According to multiple league sources, the Detroit Lions and Hockenson were engaged deep in contract talks during training camp over the summer, and there is optimism that a deal gets done at some point in the 2022 season.

Hockenson enters his fourth season, having caught 160 passes for 244 yards and 12 touchdowns through his first 40 games. According to Pro Football Focus, Lions quarterback Jared Goff had a passer rating of 95.9 on Hockenson’s 81 targets, and the veteran tight end only dropped one pass all season in 2021.

So, what might a deal look like between Hockenson and the Lions?

“I have to believe that deal gets done somewhere above what the Eagles gave Dallas Goedert,” a league source familiar with the tight end market told Heavy. “But a little below George Kittle’s deal.”

For comparison’s sake, Goedert garnered a four-year contract that included a $10.1 million signing bonus and $35.1 million fully guaranteed, while the 49ers committed $75 million with $40 million fully guaranteed, over five years, as the most lucrative deal ever at the position.

Detroit currently has just $3.1 million in cap space, according to Spotrac, so any extension would likely need to be backloaded, or lower Hockenson’s cap hit in 2022. But, it sure sounds like there is mutual interest in getting a deal done.


Bonus: Quarterback Carousel

Which QB do you think is the most likely to end his career on a different team and which is least likely: Josh Allen (Bills), Patrick Mahomes (Chiefs), Lamar Jackson (Ravens) or Aaron Rodgers (Packers)? 

It’s the first Friday of the regular season, sure, let’s get weird.

Mahomes and Allen are both locked into their current deals with the Chiefs and Bills through 2031 and 2028, respectively, one has a Super Bowl ring, and both lead rosters primed for sustained runs at multiple Lombardi Trophies.

While I could see Mahomes’ deal getting ripped up and reworked, the odds are slim that we ever see anything as insane as him finishing his season in a San Francisco 49ers uniform. Same goes for Allen who, if he wins a Super Bowl, will be a folk hero of Jim Kelly proportions in Buffalo. Plus, Brandon Beane is as forward-thinking a general manager as there is in the league, so getting into a situation where the Bills are tight for cap space and unable to keep Allen around seems very unlikely.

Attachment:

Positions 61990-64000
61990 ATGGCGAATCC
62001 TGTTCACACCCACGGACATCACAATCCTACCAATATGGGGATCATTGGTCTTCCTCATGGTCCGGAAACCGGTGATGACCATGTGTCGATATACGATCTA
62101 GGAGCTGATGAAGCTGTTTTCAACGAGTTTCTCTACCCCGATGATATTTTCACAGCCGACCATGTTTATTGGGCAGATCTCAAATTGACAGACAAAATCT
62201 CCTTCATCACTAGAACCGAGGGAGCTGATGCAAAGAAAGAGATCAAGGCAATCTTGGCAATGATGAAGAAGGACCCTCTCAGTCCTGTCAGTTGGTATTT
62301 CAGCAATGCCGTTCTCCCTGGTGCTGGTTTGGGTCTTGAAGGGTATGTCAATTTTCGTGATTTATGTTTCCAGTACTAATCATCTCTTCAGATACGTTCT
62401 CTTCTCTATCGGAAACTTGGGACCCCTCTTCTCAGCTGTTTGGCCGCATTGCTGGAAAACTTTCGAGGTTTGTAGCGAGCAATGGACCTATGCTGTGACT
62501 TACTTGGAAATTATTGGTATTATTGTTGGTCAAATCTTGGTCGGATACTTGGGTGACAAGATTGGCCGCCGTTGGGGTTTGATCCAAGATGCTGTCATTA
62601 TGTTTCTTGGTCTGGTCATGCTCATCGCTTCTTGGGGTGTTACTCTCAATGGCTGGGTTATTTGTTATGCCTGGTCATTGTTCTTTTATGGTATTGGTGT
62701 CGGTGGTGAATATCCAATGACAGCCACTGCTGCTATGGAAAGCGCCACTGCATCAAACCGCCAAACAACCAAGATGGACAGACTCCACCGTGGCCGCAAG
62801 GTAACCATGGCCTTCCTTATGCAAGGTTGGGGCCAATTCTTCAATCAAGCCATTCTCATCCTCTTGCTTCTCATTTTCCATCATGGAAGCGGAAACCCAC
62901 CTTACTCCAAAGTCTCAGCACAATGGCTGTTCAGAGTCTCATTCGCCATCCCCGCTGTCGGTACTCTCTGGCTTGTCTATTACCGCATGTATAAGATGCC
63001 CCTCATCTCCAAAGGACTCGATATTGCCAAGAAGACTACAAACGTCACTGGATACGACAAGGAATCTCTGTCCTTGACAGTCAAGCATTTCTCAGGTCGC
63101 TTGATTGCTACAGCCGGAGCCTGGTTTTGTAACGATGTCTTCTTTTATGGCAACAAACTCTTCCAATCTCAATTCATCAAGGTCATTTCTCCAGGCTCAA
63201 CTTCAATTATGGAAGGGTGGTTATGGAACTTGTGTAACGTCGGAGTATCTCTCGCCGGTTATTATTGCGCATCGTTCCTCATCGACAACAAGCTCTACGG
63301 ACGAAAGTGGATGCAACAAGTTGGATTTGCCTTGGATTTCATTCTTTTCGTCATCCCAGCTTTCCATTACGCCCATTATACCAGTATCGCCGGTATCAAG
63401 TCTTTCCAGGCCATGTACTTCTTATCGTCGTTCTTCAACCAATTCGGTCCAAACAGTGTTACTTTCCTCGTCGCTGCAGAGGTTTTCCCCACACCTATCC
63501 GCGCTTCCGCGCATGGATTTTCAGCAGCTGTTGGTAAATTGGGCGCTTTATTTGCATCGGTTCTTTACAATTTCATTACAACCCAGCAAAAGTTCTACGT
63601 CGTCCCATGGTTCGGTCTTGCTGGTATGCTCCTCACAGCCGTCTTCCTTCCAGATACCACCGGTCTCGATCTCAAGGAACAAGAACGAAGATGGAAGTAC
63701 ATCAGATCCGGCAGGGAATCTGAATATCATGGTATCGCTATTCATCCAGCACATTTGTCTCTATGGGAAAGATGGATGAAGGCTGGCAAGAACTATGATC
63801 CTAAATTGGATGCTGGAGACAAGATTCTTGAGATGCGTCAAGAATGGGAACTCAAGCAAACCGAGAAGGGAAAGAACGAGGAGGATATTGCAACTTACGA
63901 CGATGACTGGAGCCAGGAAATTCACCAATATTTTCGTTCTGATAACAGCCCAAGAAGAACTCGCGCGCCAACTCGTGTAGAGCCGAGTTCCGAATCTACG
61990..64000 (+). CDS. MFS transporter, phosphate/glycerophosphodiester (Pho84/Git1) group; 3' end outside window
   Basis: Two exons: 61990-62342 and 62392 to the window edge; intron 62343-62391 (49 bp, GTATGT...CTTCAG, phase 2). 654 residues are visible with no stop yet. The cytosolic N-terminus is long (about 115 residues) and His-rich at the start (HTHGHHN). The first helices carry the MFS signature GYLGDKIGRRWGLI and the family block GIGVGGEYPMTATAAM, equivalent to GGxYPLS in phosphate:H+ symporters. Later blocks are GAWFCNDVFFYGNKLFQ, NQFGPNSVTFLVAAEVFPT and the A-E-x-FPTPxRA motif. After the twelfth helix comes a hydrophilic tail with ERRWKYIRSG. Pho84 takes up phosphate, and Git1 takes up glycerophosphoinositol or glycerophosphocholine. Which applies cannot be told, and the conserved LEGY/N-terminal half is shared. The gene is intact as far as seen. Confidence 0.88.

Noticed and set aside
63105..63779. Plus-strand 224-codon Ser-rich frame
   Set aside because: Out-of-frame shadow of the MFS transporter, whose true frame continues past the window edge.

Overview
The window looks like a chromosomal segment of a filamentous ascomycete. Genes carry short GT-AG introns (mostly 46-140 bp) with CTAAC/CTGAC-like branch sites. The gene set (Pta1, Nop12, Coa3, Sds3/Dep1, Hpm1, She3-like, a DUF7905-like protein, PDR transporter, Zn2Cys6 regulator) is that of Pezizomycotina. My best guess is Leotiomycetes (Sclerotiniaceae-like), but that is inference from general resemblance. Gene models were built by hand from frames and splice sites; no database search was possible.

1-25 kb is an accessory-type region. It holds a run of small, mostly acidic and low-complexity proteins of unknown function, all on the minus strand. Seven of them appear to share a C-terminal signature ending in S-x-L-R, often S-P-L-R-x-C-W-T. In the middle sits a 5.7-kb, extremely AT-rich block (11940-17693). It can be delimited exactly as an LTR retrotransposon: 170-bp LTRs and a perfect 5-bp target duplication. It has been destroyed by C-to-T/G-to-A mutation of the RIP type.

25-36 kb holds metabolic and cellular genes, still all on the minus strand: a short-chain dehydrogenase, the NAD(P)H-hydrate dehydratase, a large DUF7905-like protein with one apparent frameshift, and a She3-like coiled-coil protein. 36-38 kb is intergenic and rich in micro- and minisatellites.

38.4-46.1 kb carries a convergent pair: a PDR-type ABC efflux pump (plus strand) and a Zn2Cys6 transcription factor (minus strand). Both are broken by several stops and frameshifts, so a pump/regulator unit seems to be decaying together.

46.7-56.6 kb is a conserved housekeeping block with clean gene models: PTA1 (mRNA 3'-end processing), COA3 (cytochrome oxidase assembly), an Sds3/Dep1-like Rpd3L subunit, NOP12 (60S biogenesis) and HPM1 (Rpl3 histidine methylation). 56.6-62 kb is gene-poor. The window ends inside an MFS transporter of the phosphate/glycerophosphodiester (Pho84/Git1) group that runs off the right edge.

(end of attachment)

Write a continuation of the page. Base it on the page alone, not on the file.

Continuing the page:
That leaves Rodgers and Jackson, and call it a hunch, but I don’t think either finishes their career for their current teams.

The smoke of Rodgers’ interest in playing for the San Francisco 49ers, as well as the Denver Broncos’ interest in him over the past two seasons, was the byproduct of a small brush fire. That is to say, those conversations were legitimate, multiple sources said at the time those rumors were running rampant.

So, it wouldn’t be a stretch to see the Packers turn over the reigns to Jordan Love at some point in the next two seasons, nor for Rodgers to be the most sought-after veteran quarterback next offseason.

Likewise, if the Baltimore Ravens are unable to reach a long-term agreement with Jackson, and backup Tyler Huntley is forced to play again in 2022 — and plays well — there’s a very real possibility Baltimore uses the franchise tag on Jackson, punts any decision on his future for another offseason, and could in the process alienate the former MVP and one of the most dangerous weapons at the quarterback position in the entire league.

There will one day be statues to Mahomes in Kansas City and Allen in Buffalo. I’m not so sure Rodgers and Jackson have much more longevity in their current zip codes.